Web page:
Dealing With Rejection
Anyone who dates should be prepared for rejection. The person you're seeing may beat a hasty retreat when he or she finds out about your genital herpes. If you get the "I just want to be friends" talk after telling your sweetheart you have herpes, consider this: He or she may have already been looking for a way out, and herpes was as good an excuse as any. What's more, anyone who disdains you or humiliates you for having herpes was never worth your while.

Keep dating, and you will find someone who wants to be with you regardless of your herpes status. There are certainly some who wouldn't mind keeping the intimacy level just short of doing things that could transmit the virus. And of those people, it's likely that at least one will come around, and say, "Hey, I understand there's a risk, but I'm crazy about you, so I'm willing to take it."

Depending on your dating style, you might look for another person who knows he or she has herpes, if only to avoid having to discuss it. If you already use dating services or personal ads, you can also use any of those specifically for people with genital herpes. A search on the Internet for "herpes dating" will turn up several.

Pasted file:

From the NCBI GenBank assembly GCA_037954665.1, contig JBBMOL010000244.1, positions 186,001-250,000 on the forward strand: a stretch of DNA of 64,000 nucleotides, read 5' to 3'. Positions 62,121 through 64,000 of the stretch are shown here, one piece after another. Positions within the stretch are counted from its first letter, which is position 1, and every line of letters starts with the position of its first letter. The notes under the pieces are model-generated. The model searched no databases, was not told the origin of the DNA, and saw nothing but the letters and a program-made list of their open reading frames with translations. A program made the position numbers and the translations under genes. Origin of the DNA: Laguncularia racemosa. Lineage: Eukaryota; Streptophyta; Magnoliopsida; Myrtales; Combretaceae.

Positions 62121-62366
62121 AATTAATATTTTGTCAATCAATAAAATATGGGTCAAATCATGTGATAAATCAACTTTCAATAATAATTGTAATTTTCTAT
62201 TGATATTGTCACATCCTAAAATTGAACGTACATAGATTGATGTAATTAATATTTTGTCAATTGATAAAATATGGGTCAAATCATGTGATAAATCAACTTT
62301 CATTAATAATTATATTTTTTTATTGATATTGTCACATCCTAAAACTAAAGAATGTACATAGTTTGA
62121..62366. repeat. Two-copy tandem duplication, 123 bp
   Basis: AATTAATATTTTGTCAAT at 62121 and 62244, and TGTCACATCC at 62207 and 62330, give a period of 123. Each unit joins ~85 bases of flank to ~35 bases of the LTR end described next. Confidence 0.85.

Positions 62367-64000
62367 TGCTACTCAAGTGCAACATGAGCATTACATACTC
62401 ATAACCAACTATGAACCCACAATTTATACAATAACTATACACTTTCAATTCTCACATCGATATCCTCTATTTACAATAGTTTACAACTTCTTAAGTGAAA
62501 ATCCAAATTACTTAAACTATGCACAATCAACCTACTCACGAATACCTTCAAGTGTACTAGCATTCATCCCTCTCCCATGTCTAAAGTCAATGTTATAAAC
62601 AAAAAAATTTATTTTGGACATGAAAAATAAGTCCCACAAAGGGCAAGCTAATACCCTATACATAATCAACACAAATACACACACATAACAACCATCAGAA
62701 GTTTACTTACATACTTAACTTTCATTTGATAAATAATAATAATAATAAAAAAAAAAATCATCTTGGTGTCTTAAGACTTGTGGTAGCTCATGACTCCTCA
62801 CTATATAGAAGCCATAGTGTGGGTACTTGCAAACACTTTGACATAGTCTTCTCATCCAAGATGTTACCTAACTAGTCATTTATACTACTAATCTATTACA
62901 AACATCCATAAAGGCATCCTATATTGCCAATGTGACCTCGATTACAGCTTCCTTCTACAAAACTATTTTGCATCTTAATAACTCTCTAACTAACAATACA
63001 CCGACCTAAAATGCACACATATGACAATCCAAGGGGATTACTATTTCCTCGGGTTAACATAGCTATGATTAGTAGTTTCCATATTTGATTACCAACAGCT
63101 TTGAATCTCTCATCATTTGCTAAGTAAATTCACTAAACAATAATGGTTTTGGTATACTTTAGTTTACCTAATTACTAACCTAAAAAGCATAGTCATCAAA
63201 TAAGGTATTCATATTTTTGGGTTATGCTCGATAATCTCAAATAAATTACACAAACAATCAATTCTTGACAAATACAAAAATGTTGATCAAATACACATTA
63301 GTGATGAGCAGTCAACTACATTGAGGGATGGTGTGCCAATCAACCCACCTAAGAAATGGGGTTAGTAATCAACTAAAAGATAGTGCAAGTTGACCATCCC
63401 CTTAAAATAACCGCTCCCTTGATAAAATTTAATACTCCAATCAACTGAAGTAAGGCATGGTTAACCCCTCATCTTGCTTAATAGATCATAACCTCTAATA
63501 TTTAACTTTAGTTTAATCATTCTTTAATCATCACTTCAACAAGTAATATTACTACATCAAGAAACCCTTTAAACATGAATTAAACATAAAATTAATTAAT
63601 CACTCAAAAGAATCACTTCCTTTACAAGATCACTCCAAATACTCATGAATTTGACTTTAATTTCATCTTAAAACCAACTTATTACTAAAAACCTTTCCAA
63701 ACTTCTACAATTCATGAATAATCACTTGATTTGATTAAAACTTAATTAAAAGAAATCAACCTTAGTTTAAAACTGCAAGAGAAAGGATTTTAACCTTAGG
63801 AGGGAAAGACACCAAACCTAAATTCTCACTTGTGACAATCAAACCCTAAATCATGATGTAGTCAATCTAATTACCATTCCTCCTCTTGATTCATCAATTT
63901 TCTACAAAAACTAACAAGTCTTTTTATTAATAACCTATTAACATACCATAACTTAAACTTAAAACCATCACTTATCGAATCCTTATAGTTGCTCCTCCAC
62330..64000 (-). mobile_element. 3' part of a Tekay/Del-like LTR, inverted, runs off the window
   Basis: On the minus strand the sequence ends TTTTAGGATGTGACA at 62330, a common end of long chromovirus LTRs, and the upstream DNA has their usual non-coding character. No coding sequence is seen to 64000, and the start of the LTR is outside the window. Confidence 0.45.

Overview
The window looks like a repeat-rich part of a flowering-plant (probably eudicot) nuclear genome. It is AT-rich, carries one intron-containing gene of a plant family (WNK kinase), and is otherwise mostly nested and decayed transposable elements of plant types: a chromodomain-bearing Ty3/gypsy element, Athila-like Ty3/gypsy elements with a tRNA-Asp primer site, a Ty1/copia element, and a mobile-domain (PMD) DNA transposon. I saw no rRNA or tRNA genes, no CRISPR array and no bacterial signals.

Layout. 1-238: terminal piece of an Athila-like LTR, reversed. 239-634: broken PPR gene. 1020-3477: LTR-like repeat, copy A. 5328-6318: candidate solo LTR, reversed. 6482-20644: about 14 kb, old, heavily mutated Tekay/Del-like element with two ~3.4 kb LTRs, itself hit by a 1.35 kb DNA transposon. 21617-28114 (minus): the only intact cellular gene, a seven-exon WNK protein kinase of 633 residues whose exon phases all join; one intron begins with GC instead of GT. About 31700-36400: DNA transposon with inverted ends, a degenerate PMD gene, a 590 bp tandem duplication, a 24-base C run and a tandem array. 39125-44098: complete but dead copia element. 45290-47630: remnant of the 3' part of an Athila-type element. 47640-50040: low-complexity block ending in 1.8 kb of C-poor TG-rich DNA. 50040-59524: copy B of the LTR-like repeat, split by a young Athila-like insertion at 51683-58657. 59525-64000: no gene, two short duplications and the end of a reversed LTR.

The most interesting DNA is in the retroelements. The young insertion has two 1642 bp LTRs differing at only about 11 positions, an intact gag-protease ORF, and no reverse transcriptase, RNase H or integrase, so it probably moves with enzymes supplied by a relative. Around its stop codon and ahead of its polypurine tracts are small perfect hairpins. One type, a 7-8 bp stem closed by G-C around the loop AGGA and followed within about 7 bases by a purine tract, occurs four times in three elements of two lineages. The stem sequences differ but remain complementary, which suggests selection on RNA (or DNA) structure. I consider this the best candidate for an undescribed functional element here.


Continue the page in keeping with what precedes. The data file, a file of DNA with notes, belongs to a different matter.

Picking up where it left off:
Mar
24
2008
  1. Common, but on the decline
    Nationwide, at least 45 million people ages 12 and older -- or one out of five adolescents and adults -- have had genital herpes, a sexually transmitted disease caused by the herpes simplex viruses type 1 or type 2. Over the past decade, the percentage of Americans with genital herpes has decreased, the Centers for Disease Control and Prevention reports. It's more common in women (about one out of four women) than men (almost one out of eight).